News From North Korea Careens From Terrifying To Ridiculous
RACHEL MARTIN, HOST:
This is WEEKEND EDITION from NPR News. I'm Rachel Martin. In the past few days, the news out of North Korea has careened from the terrifying to the ridiculous. In response to the latest U.N. sanctions, Pyongyang announced an end to all non-aggression pacts with South Korea. This, after threatening a pre-emptive nuclear strike against attackers. But it's not just the ramped-up rhetoric that has people talking. In some of the strangest diplomacy yet, the North's leader, Kim Jong Un, spent some quality time with former basketball star Dennis Rodman. We've asked Victor Cha to sort out the mixed messages coming from the regime. He is a professor at Georgetown University and senior adviser for Asia at the Center for Strategic and International Studies. He joins us in our studio in Washington. Thanks for being here.
VICTOR CHA: My pleasure, Rachel.
MARTIN: So, can you help us understand this current uptick in the war of words between the north and the south on the Korean peninsula? Is this just par for the course or is there something different about now?
CHA: In one sense, it is par for the course because there has always been very acute competition between the two for decades. In another sense, it's different, and that is that the North Koreans have been doing more and more provocations recently. And in 2010, they basically violated the armistice by sinking a South Korean naval vessel and then shelling an island. And it was that point that the South Korean government and people said we're not taking this anymore, and the next time you do this we're going to strike back. And this time, both the government and the public have said we're not taking this anymore. So, when the north starts saying this like we're ending the armistice and we're threatening to do these things, there's much more of an edge to it in terms of the inter-Korean dynamic because I think everybody's worried about escalation.
MARTIN: So, let's get to this bizarre diplomatic visit by former NBA star Dennis Rodman. He was cozying up with Kim Jong Un. We saw pictures of the two embracing and at the basketball game and having dinner. What is the significance of Rodman's trip, do you think?
CHA: I think the primary significance is to try to understand the new North Korean leadership. And I think Rodman's meeting with him tells us that unpredictability is really the new normal in North Korean relations. We knew quite a bit about the former leader of North Korea and how he operated, but we know very little about the new leader. And his antics in many ways are quite unpredictable - whether it's going to an amusement park, not meeting with the chairman of Google but meeting with Dennis Rodman - it's just a very, very bizarre leadership.
MARTIN: I mean, is this just as simple as Kim Jung Un really likes basketball and he's just a fan of Dennis Rodman or are there people out there like yourself who are reading into this saying, oh, maybe this means he is in some way looking for closer ties to the West?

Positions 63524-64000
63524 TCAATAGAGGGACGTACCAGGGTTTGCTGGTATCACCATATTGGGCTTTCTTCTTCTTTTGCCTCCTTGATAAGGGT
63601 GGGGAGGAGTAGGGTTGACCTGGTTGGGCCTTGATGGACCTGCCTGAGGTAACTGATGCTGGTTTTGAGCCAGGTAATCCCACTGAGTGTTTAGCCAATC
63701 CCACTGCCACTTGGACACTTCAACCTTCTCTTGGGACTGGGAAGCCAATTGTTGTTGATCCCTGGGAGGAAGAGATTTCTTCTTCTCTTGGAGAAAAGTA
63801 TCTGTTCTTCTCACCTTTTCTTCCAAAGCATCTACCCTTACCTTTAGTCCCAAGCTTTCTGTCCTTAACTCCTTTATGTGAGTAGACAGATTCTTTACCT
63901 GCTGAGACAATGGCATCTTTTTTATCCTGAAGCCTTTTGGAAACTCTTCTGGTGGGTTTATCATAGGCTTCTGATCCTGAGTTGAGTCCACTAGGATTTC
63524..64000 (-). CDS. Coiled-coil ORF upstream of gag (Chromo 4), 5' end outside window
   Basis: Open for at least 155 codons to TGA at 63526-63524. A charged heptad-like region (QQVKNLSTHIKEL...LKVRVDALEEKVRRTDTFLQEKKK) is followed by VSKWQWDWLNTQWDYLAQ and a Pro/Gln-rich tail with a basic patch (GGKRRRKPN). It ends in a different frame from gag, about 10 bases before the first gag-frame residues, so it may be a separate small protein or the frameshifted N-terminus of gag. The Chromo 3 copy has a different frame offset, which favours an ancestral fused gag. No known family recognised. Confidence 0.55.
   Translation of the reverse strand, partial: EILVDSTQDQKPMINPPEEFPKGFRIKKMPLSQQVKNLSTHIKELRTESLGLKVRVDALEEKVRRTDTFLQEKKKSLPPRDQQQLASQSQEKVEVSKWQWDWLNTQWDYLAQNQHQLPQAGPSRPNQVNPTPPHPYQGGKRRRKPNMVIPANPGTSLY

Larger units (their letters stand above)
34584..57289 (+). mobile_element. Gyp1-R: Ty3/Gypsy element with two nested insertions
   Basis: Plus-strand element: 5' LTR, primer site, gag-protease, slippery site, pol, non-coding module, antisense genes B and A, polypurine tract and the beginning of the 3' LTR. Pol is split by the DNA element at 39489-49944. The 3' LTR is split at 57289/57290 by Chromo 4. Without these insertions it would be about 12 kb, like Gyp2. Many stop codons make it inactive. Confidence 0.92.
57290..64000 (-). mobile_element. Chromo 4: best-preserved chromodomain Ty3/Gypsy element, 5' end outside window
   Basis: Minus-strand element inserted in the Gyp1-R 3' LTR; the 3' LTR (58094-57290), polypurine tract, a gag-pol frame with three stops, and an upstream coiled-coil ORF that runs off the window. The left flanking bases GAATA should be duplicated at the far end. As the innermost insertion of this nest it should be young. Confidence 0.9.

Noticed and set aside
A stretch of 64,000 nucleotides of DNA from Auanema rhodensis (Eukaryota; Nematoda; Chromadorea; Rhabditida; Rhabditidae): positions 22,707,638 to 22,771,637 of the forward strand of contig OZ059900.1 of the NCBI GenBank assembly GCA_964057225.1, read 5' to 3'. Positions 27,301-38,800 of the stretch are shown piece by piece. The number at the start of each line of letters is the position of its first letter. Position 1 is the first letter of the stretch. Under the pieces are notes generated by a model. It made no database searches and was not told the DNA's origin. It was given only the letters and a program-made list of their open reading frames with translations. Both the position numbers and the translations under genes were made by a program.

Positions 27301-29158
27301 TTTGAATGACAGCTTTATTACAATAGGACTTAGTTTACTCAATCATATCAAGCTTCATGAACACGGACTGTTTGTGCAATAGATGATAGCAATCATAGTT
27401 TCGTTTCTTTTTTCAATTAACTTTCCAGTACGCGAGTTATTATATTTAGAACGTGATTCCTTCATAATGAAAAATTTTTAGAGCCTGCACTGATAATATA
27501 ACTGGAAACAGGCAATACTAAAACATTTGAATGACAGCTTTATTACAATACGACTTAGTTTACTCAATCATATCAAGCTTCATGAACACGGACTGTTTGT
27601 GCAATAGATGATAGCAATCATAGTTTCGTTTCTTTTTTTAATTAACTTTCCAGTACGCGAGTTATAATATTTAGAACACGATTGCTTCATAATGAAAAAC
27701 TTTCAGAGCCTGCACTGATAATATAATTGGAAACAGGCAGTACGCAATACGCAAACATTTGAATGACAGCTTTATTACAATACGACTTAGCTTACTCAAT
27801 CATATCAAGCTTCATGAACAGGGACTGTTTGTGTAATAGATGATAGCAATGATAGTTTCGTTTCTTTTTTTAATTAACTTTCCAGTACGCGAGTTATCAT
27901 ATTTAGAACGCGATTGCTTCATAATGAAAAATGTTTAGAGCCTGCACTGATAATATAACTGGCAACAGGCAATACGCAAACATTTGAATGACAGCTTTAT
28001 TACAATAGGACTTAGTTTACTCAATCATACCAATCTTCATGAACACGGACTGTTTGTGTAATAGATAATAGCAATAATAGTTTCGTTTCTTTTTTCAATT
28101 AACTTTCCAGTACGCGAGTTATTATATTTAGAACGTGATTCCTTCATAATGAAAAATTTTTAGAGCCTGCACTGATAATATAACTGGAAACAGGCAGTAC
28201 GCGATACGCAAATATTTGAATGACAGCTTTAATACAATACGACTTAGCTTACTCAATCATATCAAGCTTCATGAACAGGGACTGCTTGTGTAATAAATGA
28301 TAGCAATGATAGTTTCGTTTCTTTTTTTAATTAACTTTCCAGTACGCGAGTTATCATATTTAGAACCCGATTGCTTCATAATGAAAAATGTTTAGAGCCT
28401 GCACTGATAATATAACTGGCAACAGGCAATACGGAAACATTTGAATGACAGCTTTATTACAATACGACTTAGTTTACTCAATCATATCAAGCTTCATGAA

CHA: Well, he definitely loves basketball, we know that. And I think you're right. I mean, I think he just loves basketball, he loves the Chicago Bulls and he wanted to meet with Rodman. But I think it tells us that he's interested in some of these things and perhaps interested in interacting more with the world. The problem is that the history of the nuclear negotiations shows that he wants all of these things but he doesn't want to give up his nuclear weapons. And 25 years of U.S. diplomacy has been based on the notion that there was a quid pro quo. You can join the West, we can normalize relations, sign the peace treaty but you have to give up the weapons.
MARTIN: Meanwhile, it is my understanding that North Korea's relationship with China has kind of chilled recently. What is the significance of that? I mean, China is North Korea's most staunch ally.
CHA: Yeah. I mean, China is really North Korea's lifeline, especially after South Korea's engagement policy disappeared about six, seven years ago. But at the same time, they're clearly very upset with this third nuclear test by North Korea. But we have to see whether they follow through and enforce the sanctions that are in this resolution to really punish North Korea.
MARTIN: And lastly, you mentioned that the only thing we've really learned about Kim Jong Un over the past couple of days, especially in the wake of the Rodman visit, is how unpredictable he is. How is that helpful at all in trying to build a profile of him?
CHA: Well, I mean, I think it is helpful because it means that we have to be very careful. It also means, I think, that the U.S. government should talk to Rodman. I mean, this is not the sort of person you would imagine being debriefed. But since he is the only American that we know of that has met this 28-year-old North Korean leader for...
MARTIN: And as far as you know, that has not happened or is not planned?
CHA: Well, apparently, the State Department has said that they have no interest. But if the delegation wants to call us that they'd be happy to see them. But, you know, I think we should just go out and find him and interview him. 'Cause he spent a lot of time with this fellow, and any information we can get - how much English he speaks, you know, does he smoke, does he drink - all these sorts of things would be helpful for any profile we're trying to build about him.
MARTIN: Victor Cha. He's the author of "The Impossible State: North Korea Past and Future." He's also a professor at Georgetown University. Professor Cha, thanks so much for coming in.
CHA: My pleasure.
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